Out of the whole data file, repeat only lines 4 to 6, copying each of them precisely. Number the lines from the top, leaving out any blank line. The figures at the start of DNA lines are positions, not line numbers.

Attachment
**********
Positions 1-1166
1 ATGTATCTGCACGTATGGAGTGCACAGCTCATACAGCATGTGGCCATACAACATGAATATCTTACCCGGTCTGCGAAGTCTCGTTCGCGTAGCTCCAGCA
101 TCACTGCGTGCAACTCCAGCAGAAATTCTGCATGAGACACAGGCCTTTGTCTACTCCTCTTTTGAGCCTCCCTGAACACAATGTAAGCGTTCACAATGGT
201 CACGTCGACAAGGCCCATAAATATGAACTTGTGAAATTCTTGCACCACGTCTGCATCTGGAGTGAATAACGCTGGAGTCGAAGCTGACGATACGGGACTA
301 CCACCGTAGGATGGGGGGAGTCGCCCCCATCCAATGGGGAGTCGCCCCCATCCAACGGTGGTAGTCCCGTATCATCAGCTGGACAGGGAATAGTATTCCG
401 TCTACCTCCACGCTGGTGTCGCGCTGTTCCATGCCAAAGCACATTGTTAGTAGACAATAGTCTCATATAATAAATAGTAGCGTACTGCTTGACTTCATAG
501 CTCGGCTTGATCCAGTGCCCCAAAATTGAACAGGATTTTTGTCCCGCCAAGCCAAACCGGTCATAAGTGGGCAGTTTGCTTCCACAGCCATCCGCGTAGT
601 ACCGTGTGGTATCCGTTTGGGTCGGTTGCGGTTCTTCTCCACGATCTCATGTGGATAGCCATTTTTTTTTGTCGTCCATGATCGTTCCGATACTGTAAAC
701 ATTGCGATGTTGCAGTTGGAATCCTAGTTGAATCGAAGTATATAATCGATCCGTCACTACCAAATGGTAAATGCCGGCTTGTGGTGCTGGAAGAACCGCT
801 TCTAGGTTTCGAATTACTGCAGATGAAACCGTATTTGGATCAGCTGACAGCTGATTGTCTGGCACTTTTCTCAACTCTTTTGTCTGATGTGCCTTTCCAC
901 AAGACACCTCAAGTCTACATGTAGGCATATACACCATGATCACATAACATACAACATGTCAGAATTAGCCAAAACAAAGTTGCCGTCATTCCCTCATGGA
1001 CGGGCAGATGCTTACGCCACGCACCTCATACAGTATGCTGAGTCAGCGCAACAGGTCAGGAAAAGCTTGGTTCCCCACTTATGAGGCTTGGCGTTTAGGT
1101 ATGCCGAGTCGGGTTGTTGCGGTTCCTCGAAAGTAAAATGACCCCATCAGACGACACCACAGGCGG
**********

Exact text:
201 CACGTCGACAAGGCCCATAAATATGAACTTGTGAAATTCTTGCACCACGTCTGCATCTGGAGTGAATAACGCTGGAGTCGAAGCTGACGATACGGGACTA
301 CCACCGTAGGATGGGGGGAGTCGCCCCCATCCAATGGGGAGTCGCCCCCATCCAACGGTGGTAGTCCCGTATCATCAGCTGGACAGGGAATAGTATTCCG
401 TCTACCTCCACGCTGGTGTCGCGCTGTTCCATGCCAAAGCACATTGTTAGTAGACAATAGTCTCATATAATAAATAGTAGCGTACTGCTTGACTTCATAG